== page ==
It would be easy to dismiss the Mattel/Netflix miniseries Ever After High as a ploy to sell dolls. It’s true each new season introduces new characters, and puts the existing favorites in new outfits, to entice little girls and collectors into opening their wallets. Nor do the dolls or the series do anything to outwardly disrupt the parade of pretty Princesses and “stick figure silicone Barbie doll” figures that have populated toy aisles and tween girl pop culture for the past 15-50 years.
But amidst the capitalism and princess-mania is a youth oriented progressive feminism that shouldn’t be overlooked. Last Saturday my ten year old daughter and I watched the latest season—four 24 minute episodes new to Netflix at the end of January—together, as we have the whole series, and it’s occupied my thoughts since.
The series revolves around the boarding school adventures of two teen girls: Apple White, the daughter of Snow, and Raven Queen, the daughter of Snow’s Evil antagonist. These fairy tale children are expected to live a predestined fairy tale existence that mirrors their parents, i.e., Raven is meant to play the part of Evil Queen to Apple’s damsel in distress despite the fact they are currently roommates and friends.
Raven realizes early on she doesn’t like her destiny and decides to reject it, throwing the school and especially Apple, whose story is intrinsically linked with Raven’s, into turmoil. This in itself is an empowering message for the 8-12 year old target audience: at its simplest “you don’t have to do something you don’t want to do”.
But reality is more complex and the series doesn’t shy away from it.
Raven’s actions initially split the school into teams of ‘Royals’ who want to stay the course and ‘Rebels’ who want to fight the system. At first the sides are made up of the elite children of fairy tale royalty and the marginalized children of villains, monsters, and the atypical, but as the story progresses more and more Royals start to fear the trap of their own happy ending—AKA privilege. Ashlynn Ella falls in love with someone outside her class. Briar Beauty realizes if she falls asleep for 100 years her happy ever after will happen without her friends, or indeed anyone she knows. Apple starts to understand why her fairy tale is less attractive from Raven’s point of view.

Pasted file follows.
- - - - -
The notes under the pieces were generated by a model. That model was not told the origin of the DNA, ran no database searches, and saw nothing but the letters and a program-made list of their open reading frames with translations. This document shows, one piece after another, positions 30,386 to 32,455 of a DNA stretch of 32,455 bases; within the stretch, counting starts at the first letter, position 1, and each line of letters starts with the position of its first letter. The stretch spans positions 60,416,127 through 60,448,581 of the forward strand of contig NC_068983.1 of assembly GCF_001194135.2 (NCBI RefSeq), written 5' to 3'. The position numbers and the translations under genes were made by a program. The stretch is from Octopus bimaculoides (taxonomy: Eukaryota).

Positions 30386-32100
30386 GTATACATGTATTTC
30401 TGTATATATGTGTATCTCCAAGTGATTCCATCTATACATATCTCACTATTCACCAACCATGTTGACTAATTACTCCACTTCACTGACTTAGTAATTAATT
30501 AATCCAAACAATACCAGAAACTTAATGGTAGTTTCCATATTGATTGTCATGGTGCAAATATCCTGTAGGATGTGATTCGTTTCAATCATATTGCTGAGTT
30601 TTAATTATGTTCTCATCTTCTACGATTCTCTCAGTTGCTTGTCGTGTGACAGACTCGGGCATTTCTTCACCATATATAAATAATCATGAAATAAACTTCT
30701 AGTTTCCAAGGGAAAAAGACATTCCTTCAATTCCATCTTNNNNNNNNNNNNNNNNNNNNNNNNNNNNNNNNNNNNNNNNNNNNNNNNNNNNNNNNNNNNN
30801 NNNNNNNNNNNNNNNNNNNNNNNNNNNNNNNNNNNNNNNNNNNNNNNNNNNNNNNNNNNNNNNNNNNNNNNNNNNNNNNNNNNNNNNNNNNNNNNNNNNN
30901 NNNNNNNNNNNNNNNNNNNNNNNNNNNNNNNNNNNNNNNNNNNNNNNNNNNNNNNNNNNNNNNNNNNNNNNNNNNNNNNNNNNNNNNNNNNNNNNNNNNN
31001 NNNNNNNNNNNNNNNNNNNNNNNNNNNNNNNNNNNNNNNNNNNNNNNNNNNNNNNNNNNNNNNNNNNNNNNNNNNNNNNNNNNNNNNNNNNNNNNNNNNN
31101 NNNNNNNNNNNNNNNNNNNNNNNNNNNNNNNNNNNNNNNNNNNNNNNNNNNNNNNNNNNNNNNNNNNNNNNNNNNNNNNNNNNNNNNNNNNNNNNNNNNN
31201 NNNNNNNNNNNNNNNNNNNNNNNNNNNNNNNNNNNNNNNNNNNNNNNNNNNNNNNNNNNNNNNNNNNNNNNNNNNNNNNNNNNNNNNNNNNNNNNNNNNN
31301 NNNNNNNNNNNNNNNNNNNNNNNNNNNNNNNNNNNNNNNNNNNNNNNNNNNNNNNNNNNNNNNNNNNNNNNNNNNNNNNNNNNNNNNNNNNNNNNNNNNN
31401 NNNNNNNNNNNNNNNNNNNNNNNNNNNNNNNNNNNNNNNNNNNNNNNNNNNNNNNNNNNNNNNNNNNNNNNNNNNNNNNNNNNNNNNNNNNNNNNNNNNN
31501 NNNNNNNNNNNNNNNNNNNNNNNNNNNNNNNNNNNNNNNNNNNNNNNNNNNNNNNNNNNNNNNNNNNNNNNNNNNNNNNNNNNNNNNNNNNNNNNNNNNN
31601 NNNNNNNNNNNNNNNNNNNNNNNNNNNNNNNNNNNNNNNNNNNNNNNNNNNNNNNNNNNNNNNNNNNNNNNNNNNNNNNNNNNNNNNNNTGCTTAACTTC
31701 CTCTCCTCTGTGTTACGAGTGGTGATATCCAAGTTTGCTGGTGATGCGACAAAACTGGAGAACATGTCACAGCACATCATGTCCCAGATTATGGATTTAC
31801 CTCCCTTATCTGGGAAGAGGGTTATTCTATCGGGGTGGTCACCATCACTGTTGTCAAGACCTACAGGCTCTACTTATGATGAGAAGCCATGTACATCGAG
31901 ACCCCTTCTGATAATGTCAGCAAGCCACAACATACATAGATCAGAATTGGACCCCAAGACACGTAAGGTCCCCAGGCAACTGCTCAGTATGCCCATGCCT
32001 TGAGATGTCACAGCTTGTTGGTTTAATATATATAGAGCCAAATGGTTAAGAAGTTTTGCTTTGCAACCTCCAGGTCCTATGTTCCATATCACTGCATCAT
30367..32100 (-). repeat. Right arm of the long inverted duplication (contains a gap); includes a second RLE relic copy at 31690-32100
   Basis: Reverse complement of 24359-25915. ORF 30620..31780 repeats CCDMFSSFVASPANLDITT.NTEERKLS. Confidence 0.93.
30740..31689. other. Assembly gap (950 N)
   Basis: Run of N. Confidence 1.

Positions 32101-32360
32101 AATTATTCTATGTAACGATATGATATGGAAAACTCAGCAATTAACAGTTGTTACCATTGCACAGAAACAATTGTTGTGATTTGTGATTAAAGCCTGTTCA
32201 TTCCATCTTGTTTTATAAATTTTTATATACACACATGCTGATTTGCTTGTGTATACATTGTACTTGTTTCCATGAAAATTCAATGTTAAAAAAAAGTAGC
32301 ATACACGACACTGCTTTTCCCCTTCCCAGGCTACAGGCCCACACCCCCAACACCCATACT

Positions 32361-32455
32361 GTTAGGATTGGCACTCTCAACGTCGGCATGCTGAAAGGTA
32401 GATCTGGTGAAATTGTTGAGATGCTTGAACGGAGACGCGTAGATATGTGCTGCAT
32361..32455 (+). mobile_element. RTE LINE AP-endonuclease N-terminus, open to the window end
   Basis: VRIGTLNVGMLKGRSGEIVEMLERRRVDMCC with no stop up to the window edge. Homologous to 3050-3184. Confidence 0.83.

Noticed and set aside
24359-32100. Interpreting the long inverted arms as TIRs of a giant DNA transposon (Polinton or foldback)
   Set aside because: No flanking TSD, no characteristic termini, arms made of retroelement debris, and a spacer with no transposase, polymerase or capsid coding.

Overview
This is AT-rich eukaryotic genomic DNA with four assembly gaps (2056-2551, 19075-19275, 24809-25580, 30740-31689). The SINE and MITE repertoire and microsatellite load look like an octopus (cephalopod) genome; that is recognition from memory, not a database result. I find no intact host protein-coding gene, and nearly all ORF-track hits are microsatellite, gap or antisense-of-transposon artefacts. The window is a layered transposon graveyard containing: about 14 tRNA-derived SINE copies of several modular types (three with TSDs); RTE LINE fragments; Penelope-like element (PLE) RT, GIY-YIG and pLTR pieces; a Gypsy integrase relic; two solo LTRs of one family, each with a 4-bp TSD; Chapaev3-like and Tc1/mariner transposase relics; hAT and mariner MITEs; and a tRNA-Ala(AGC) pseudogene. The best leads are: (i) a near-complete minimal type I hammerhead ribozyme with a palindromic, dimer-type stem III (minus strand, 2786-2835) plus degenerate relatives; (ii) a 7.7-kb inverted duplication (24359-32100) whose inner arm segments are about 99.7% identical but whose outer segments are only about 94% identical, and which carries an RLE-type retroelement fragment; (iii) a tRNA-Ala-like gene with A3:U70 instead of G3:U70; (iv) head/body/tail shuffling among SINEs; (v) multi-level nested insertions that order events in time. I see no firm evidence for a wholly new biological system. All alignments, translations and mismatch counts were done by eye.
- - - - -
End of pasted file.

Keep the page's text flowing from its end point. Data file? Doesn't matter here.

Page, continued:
Importantly, however, Raven and the Rebels also have to deal with the consequences of her actions and how they affect everyone‘s stories, not just their own. Neither side is demonized and both are promoted. Again, this is in Mattel’s best interests to sell dolls, but it also allows for more nuanced discussions of theme. “You don’t have to do something you don’t want to do—but that choice doesn’t happen in a vacuum.”
In the episodes we watched last week, Apple White follows her predestined storyline into a sleeping coma. When her presumed True Love, Daring Charming, is unable to wake her and the coma progresses, Daring’s little sister, Darling, rushes in:
and wakes her up.
The action is just vague enough to be considered resuscitation rather than romance, but even so the visual of a young woman acting as princely rescuer and waking another young woman with a brush of the lips in a series aimed at 8-12 year olds is worthy of our attention and our praise. Even more so for the fact that the kiss is not the climax of the action, it’s just a moment to put Apple back into her and Raven’s story. Just a moment to reinforce the point that Apple’s, and anyone’s, destiny may be different than what they first imagined it to be. It might include girls kissing girls and that’s okay! It also includes acknowledging your privilege and that’s okay. That’s how you grow, that’s the real way you become who you are meant to be.
At its core Ever After High encourages its audience to have agency, to be true their convictions, whatever they may be, and to accept responsibility for their choices. It tells young girls—and boys!—that it’s okay to want something different from what their parents want, and it’s also okay not to. That it’s okay to question authority, even to question their own beliefs, but it’s important to understand why. Ever After High tells young girls and boys they have the right to be whoever they want to be, but that doesn’t mean it’s easy. And that’s an incredibly progressive idea.